This article originally appeared in the Rutland Herald.
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Exercise is medicine
by Janis Hall
July 24, 2016
When you think of health care and medicine, you probably think of doctors, hospitals and drug prescriptions. But there’s growing recognition that patients’ daily activities have a huge potential to support good health. For those who are able, getting outdoors can be an effective boost. It is very important to get the body moving while doing activities that reduce stress.
This could be as simple as taking a walk or wheelchair trip to enjoy the trees and flowers. Cycling is an excellent low-impact activity, and there are three-wheeled bikes for those who worry about balancing. According to peopleforbikes.org , cycling by older adults has been growing at an even greater rate than among younger people.
The Vermont Governor’s Council on Physical Fitness and Sports encourages health care professionals to talk with patients about the importance of exercise to prevent and treat chronic diseases, including heart disease, diabetes, cancer, depression and dementia. Janet Franz, representing the council, explained, “There are lots of studies showing that exercise, especially outdoors, has health benefits.”
The Governor’s Council offers the Vermont Parks Prescriptions Program in collaboration with Vermont State Parks. Health-care professionals are provided with pre-printed “prescriptions” for exercise, which are actually free day passes to Vermont state parks. These can be given to patients who will benefit from healthy outdoor activities.
Patients cannot get prescriptions directly from the council. Patients are encouraged to ask their health-care professional for a parks prescription. If the doctor does not have them, the patient might suggest that they sign up.
Practitioners who are already signed up should receive their prescriptions any day now, according to Franz. Professionals who wish to sign up for next year may e-mail the council at: firstname.lastname@example.org . If there are extra prescriptions available this year, some may be provided to new participants.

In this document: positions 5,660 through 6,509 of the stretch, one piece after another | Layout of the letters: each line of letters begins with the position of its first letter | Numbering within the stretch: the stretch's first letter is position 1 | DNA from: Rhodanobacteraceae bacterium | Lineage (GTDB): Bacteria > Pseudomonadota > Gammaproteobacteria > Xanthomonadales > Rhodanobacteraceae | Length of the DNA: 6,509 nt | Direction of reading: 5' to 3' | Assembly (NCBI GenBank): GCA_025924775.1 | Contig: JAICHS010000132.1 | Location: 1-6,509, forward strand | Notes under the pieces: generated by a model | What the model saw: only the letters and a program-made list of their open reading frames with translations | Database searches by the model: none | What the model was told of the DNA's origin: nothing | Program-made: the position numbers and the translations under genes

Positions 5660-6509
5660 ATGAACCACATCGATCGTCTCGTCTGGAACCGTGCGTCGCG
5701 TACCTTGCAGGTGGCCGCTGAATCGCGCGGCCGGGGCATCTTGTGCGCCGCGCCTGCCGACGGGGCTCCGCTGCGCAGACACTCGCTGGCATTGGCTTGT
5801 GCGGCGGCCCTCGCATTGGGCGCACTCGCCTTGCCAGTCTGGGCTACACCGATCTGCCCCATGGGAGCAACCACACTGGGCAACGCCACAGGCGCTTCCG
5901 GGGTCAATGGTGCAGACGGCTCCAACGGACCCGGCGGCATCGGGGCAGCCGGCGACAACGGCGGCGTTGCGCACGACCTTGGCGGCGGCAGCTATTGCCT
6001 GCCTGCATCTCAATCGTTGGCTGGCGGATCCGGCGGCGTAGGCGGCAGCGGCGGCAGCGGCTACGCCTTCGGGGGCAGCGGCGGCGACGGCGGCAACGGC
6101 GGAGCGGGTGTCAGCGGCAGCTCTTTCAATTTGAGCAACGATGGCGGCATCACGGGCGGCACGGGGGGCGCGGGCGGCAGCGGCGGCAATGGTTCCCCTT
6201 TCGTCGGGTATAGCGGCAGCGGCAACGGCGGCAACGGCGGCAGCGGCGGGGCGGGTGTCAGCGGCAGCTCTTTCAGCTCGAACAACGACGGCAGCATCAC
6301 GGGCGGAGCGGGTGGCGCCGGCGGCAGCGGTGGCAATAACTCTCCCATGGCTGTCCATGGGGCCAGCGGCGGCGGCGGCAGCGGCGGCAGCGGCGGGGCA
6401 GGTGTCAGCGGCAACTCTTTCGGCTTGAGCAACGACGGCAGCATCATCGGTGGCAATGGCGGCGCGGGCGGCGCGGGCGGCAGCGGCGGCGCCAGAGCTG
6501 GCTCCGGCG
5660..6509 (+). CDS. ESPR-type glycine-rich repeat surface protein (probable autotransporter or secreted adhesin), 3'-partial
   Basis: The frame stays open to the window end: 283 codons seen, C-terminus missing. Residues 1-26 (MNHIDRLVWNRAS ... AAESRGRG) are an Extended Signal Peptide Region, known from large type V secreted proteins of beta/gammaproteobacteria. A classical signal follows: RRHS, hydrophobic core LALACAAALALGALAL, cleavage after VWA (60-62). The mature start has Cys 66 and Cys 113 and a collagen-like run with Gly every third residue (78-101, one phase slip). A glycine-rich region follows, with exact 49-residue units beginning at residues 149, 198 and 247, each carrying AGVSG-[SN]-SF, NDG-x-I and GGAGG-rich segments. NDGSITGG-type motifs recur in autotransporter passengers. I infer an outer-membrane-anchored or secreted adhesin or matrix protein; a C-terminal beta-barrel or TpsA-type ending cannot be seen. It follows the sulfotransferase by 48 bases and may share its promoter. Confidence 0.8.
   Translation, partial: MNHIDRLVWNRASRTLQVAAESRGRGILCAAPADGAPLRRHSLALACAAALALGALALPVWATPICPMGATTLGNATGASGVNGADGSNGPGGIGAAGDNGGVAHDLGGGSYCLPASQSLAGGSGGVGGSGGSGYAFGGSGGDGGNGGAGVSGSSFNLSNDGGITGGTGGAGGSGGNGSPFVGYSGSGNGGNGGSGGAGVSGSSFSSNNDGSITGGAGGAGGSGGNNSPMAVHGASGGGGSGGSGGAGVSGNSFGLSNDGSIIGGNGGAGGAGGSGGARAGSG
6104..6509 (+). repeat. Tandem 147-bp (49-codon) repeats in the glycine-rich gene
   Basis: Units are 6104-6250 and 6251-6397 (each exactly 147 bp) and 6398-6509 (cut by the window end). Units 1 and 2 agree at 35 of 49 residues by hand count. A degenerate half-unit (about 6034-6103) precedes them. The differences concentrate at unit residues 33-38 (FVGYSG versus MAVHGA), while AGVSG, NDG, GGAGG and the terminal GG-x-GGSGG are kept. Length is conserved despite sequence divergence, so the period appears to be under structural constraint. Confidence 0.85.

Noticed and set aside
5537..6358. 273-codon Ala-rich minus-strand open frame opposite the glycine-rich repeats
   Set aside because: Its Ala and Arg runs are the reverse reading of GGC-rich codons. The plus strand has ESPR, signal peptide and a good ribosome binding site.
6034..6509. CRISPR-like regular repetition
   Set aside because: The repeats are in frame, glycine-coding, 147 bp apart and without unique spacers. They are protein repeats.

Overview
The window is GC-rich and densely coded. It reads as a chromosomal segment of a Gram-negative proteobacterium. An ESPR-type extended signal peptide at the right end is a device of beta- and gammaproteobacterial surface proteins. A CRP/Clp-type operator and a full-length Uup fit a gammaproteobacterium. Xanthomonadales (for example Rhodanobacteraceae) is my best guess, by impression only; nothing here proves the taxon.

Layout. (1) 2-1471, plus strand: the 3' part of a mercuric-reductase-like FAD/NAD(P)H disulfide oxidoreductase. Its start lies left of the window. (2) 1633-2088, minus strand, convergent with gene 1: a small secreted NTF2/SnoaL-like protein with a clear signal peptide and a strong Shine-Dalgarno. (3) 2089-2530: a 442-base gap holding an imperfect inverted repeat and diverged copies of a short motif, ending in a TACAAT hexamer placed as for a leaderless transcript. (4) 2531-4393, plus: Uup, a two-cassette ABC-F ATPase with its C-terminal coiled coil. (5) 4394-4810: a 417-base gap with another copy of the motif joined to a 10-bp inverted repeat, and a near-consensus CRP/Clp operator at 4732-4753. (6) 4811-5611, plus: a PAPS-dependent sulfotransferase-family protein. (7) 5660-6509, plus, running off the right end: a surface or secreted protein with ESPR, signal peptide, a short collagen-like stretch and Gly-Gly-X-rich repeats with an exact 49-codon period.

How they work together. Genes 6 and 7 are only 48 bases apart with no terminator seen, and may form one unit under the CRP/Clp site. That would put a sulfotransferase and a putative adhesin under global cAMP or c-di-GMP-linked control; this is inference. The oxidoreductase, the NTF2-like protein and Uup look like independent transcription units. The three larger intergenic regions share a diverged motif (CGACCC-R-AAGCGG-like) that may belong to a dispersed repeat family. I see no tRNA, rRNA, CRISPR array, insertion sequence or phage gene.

The council endorses Exercise is Medicine, an initiative by the American College of Sports Medicine focused on encouraging health-care providers to include physical activity when designing treatment plans for patients. EIM is committed to the concept that physical activity is integral in the prevention and treatment of diseases, and should be regularly assessed as part of all health care.
Another program to help Vermonters enjoy the out-of-doors is Green Mountain Passport. Vermont residents 62 years or older, and veterans honorably discharged from active duty in U.S. armed services, are eligible. This lifetime pass costs just $2, and provides free day-use admission to all Vermont state parks (not including overnight camping and certain other fees), Vermont state historic sites, and events which are fully state sponsored. To sign up, apply through your city or town clerk’s office.
There are more than 20 Vermont state parks in the southern half of Vermont, including lakes, picnic areas, historical sites and forests. All but two of these are advertised as having universal accessibility, which means the restrooms are fully accessible and some portion of the park is flat and firm enough for wheelchair and walker access. For more details about the parks, see www.vtstateparks.com , or contact email@example.com or 1-888-409-7579.
If you’re feeling particularly motivated, consider volunteering out-of-doors. Vermont state parks have opportunities for individuals and groups ranging from short-term projects to season-long assignments. People of all interests and abilities, with diverse backgrounds and experiences, fill roles such as visitor registration, fee collection, customer service, leading interpretive programs, cleaning restrooms and campsites, lawn mowing, landscaping and beautification, park cleanup at opening or closing, or staffing special events.
Janis Hall is the outreach development coordinator for Senior Solutions–Council on Aging for Southeastern Vermont. 60 Plus is a collaboration between Senior Solutions and the Southwestern Vermont Council on Aging. Both can be reached by calling the Senior HelpLine at 800-642-5119.
Make the most of 60 Plus! Use it to start conversations about important topics with a loved one, or to spark discussion in senior groups. For your convenience, a handout format is attached.
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